Five Yukoners were in the Ukraine for the 2019 ICMF World Championships from May 16-19. Representing Canada from the Yukon were Land Pearson, Lake Pearson, Mack Smith, Ian Duncan and Savanna Leary. (Submitted/Company of the White Wolf)

Yukoners travel back in time at International Medieval Combat Federation World Championships

“You can easily start to imagine that was explosions and more stuff going on – just that battle taste”

Five Yukoners from the Company of the White Wolf were part of a cohort of Canadians at the International Medieval Combat Federation’s World Championships at Ancient Kiev in Kopachiv, Ukraine — approximately 45 minutes from Kiev.

Land Pearson, Lake Pearson, Mack Smith, Ian Duncan and Savanna Leary competed in a variety of events at the four-day event from May 16 to 19.

Smith took part in polearm, profights and five-on-five fights, Lake competed in sword and shield and five-on-five fights, Leary competed in women’s longsword, sword and shield and five-on-five fights, and Duncan and Land both competed in five-on-five fights.

Although the championships are typically held at castles and other historical sites, this year’s venue was particularly period correct and Land said staying on site only added to the immersion.

“You’ve got this big massive earth wall around the park which is probably 30 feet tall,” said Land. “Then there are two or three storeys of a wooden fort built on top of that.”

Inside those walls were rooms, he said, where some of the fighters stayed.

“These rooms kind of made you think of what it would be like back in the day,” said Land. “They had a bunk bed and a little bit of standing space, and that was pretty much the room.”

Land said he was impressed by the progress made in competition.

“Our men’s duelists all made it out of their pools in the qualifying stage and then got knocked out in the quarter-finals, so that was pretty good to see that improvement,” said Land.

After each day’s competition ended, Land said there were large battles held, strictly for fun, with upwards of 100 people involved.

“One night was 40-on-40 and the other night was 50-on-50,” said Land. “The 50-on-50 was on a grassy field within the fort and they had a trebuchet launch over top of us with a big flaming ball to start the battle. It was pretty epic.”

So, what’s it like to take part in a battle seemingly ripped from a history book or the latest episode of Game of Thrones?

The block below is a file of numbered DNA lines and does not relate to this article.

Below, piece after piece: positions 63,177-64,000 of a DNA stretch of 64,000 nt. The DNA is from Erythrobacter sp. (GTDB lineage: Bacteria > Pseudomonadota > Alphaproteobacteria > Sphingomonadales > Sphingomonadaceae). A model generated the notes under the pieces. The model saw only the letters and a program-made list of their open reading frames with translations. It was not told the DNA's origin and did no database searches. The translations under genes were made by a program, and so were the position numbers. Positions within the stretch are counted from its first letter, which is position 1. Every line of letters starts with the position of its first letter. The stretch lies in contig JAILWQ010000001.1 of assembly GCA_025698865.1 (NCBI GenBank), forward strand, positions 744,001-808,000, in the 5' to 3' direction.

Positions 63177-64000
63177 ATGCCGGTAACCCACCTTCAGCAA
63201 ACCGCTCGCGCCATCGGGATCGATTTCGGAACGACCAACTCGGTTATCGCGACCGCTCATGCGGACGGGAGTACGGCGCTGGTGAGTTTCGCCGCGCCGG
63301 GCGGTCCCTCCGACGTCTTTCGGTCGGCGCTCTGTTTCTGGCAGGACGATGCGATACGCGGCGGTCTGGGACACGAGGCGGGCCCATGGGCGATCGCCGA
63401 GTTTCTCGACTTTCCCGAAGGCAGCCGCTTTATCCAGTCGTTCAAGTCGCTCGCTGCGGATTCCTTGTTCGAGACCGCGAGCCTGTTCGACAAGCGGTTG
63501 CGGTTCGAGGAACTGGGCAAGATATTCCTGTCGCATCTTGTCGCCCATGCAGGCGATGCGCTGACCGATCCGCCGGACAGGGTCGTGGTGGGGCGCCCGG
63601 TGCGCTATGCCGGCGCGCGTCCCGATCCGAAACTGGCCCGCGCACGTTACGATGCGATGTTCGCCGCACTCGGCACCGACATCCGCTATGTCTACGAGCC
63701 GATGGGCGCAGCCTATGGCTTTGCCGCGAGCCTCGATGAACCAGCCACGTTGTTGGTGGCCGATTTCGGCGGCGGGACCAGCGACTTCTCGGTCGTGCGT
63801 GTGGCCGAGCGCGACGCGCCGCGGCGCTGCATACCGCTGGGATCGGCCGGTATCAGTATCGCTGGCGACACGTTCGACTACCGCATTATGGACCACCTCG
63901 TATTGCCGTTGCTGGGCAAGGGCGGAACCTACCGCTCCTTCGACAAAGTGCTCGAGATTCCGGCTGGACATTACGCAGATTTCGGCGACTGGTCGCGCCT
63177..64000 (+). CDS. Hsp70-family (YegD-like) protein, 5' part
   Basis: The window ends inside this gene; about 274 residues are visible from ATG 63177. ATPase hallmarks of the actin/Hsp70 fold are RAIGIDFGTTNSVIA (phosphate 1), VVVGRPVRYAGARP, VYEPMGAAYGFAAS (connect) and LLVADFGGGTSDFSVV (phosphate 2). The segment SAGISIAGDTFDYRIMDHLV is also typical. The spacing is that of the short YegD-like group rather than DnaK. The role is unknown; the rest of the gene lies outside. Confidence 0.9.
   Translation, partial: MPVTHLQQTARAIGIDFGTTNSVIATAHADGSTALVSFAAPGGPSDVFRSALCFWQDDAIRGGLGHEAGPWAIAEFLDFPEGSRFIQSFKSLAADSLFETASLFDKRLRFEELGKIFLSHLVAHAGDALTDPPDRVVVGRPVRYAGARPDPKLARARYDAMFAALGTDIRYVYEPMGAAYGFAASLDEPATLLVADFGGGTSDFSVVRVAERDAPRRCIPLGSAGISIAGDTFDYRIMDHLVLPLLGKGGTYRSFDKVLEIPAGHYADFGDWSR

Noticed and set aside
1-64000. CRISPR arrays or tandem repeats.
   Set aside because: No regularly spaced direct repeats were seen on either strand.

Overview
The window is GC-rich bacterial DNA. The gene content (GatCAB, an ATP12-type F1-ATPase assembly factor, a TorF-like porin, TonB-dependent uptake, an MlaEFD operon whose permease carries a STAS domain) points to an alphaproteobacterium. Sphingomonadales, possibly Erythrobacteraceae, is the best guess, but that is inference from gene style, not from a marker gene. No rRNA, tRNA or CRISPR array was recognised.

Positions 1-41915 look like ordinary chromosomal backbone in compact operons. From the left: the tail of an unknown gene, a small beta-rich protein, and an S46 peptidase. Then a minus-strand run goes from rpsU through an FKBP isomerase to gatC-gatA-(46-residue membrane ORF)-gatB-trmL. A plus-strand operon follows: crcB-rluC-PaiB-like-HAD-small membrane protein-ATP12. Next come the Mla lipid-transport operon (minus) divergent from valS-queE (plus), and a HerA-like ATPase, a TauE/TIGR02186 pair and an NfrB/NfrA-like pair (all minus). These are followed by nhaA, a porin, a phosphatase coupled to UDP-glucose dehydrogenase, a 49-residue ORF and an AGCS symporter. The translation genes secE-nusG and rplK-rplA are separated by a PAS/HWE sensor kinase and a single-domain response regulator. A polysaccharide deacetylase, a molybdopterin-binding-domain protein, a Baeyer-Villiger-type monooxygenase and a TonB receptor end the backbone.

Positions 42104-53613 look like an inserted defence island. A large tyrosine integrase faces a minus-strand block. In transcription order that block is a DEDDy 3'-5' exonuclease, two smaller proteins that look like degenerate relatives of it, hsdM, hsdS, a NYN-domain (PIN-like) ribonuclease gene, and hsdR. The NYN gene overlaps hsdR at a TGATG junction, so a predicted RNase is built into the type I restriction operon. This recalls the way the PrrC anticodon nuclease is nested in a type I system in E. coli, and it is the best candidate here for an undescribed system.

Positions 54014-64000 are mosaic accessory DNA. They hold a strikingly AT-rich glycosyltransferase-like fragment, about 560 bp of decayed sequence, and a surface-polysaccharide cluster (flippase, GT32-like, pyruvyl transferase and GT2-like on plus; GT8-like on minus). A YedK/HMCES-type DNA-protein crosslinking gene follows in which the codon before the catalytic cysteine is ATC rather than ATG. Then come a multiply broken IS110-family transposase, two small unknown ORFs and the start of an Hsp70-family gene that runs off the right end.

“(In) the Battle of Winterfell,” Land explained, “there’s that scene where they’re just stumbling around like, ‘Who’s alive, who’s on my team, who am I fighting?’ It gets to feel like that. In the 50-on-50, you’re just stepping over bodies everywhere and you’re like, ‘I think that guy’s on my team’ so you kind of keep an eye on him out of the corner of your eye. Then you see him go and attack someone you know is on your team so you jump on him.”

The chaos and confusion seen in Hollywood portrayals are right on the money, it seems.

“You can easily start to imagine that was explosions and more stuff going on – just that battle taste,” said Land. “You can get that separation almost — that suspension of disbelief that you have travelled back in time in these massive battles and are just trying to win for your team.”

The combat and the camaraderie are clearly what attracts people to the sport, but the real question is how one travels from Whitehorse to Kiev and back with a full suit of armour and a plethora or weapons.

“We’re starting to get well-known here in the Yukon,” said Land. “Security and everyone kind of knows our gear and gives it just a quick look. They’re not like, ‘What the heck is going on?’ They understand it so they can just check what they need to now.”

Getting past security is one thing, but dealing with airline baggage fees is quite another given that a full suit of armour weighs in around 37 kilograms.

“It does mean every time you’re buying a ticket, you’re expecting to pay a few hundred dollars extra in extra baggage,” said Land, explaining they show up early to the airport to weigh bags and disperse each other’s gear to keep within weight limits.

“A lot of times, we take our helmets as our carry-on,” said Land. “You’re allowed a suitcase and a personal item, so our helmets are our personal items. People put their coat and their book in there or something because those helmets are 10 to 15 pounds usually.”

Luckily for the Company of the White Wolf, the next competition is here at home. The Grand Northern Tournament is scheduled for the weekend before Canada Day in Whitehorse.

Contact John Hopkins-Hill at